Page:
We are a family of three and that recently sprouted to four when our three year old son begged and pleaded for us to get him a puppy. We planted the seed since he was born so no surprise, we all wanted a family dog. We named our chocolate brown labrador puppy Dexter.
So back we went to "potty" training and crying in the middle of the night, a parent's job never ends. Julian would sit for hours cuddling Dexter and playing ball with him.
Caring for a puppy can be fun and a good learning experience for children. Labrador's are particularly good with young children who tend to be obliviously over robust with pets.
Puppies have very fine and sharp teeth and biting is part of their learning experience. When they are together in their litter they bite one another and the boundaries are set by each other. A bite that reaches the pain threshold results in a reactionary yelp or snap back. So it is up to you to lay this boundary by "yelping" if you feel their teeth beginning to chew. Also, move away or ignore them for 30 seconds and they will learn that too much chewing is not a game. Everyone in the house should do this or expect to become the chewee of choice. They can be trained to chew certain toys, it is after all part of their exploratory nature. It is important to ensure that they know which toys can be chewed. Shoes are normally on their level and become a favourite but they will soon be trained by your reaction if you catch them doing this.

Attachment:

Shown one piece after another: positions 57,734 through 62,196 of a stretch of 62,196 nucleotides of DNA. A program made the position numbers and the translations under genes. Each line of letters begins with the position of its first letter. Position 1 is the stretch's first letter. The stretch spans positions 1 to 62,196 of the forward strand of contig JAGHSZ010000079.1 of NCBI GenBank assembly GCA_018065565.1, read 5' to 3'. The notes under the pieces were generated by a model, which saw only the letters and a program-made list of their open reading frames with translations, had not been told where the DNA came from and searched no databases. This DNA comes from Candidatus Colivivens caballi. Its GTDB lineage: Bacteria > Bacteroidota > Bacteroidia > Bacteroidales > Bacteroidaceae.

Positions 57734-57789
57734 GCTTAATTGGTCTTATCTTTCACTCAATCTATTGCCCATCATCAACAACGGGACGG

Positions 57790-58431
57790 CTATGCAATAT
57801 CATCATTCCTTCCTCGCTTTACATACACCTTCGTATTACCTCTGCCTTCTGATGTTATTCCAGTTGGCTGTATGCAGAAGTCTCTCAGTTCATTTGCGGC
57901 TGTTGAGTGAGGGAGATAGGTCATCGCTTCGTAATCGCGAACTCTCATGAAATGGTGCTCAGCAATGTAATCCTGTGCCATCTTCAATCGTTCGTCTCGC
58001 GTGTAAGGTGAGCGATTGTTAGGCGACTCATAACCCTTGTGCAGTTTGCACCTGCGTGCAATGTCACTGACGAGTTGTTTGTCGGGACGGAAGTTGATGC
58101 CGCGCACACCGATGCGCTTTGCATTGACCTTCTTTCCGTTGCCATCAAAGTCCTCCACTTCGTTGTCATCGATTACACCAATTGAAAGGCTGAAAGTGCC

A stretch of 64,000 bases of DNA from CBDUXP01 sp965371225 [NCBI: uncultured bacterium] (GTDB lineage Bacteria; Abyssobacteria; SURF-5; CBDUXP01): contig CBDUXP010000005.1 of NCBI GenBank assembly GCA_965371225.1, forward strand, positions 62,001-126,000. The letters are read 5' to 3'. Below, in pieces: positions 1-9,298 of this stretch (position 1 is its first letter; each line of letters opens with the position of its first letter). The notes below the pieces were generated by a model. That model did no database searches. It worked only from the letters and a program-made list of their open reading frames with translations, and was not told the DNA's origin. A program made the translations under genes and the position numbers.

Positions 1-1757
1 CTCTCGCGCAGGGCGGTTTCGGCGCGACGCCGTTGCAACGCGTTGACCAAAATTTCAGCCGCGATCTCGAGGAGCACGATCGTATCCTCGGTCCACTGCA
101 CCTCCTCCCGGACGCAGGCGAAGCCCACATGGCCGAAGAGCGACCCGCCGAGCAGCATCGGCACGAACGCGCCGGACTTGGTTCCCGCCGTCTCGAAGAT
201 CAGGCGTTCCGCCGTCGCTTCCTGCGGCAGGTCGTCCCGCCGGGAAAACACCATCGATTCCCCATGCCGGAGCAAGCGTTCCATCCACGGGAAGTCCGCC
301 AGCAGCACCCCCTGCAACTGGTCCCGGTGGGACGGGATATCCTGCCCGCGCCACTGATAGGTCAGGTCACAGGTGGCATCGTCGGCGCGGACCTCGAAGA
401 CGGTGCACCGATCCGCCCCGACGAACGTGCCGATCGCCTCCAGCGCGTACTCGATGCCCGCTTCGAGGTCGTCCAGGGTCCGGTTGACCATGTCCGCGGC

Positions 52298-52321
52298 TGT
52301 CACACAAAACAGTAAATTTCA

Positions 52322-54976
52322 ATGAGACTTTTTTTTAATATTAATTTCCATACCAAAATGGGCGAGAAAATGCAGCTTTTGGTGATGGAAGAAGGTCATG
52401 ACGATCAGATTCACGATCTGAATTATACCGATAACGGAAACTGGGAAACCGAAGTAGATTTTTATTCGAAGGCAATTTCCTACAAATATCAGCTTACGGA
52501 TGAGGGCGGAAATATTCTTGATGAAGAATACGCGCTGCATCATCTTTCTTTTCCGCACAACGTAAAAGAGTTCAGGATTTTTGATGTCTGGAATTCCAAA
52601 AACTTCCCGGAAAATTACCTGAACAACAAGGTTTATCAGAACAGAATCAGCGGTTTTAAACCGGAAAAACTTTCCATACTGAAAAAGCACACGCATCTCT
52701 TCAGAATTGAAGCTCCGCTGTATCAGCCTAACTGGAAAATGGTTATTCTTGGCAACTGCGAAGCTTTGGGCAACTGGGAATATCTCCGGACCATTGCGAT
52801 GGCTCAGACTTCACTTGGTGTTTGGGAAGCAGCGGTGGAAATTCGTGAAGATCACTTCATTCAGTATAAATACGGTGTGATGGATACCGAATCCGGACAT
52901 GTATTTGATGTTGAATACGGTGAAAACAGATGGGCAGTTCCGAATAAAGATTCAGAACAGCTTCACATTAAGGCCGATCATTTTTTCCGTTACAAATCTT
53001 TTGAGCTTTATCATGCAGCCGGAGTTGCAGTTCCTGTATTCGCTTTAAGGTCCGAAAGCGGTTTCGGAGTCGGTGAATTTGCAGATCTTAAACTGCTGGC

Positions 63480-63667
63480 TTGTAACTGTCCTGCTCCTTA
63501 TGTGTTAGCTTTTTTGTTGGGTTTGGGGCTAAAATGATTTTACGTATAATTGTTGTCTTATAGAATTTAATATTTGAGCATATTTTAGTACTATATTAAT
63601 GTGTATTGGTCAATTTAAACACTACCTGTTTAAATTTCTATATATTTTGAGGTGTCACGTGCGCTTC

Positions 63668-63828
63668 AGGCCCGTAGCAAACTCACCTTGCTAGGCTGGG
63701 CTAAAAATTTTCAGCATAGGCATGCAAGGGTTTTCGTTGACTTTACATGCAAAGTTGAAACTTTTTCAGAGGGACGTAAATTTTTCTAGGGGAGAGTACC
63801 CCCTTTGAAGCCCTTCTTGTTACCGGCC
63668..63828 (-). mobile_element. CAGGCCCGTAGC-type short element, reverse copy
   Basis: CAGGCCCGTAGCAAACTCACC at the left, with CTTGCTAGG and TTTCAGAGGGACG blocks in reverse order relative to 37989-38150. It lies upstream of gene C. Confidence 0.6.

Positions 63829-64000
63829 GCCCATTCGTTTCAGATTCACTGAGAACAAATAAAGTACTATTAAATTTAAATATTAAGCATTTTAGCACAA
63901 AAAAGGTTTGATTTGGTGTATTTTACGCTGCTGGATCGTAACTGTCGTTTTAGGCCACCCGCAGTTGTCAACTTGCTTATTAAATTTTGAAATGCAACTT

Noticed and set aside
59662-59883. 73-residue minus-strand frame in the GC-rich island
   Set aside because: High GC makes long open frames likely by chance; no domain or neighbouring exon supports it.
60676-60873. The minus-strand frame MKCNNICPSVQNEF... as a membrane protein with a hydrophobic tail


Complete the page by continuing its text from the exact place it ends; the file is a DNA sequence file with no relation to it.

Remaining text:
Puppies crave attention, affection and comfort but too much of any particularly when they whine while alone can lead to bad habits so, although difficult, try to avoid constantly "rescuing" your puppy when they are alone for short periods. Once the whining stops they could turn to chewing for comfort but if they have nothing chewable when they are alone and bored they cannot chew so that is one way to avoid sofas, shoes, etc. from being bitten to pieces.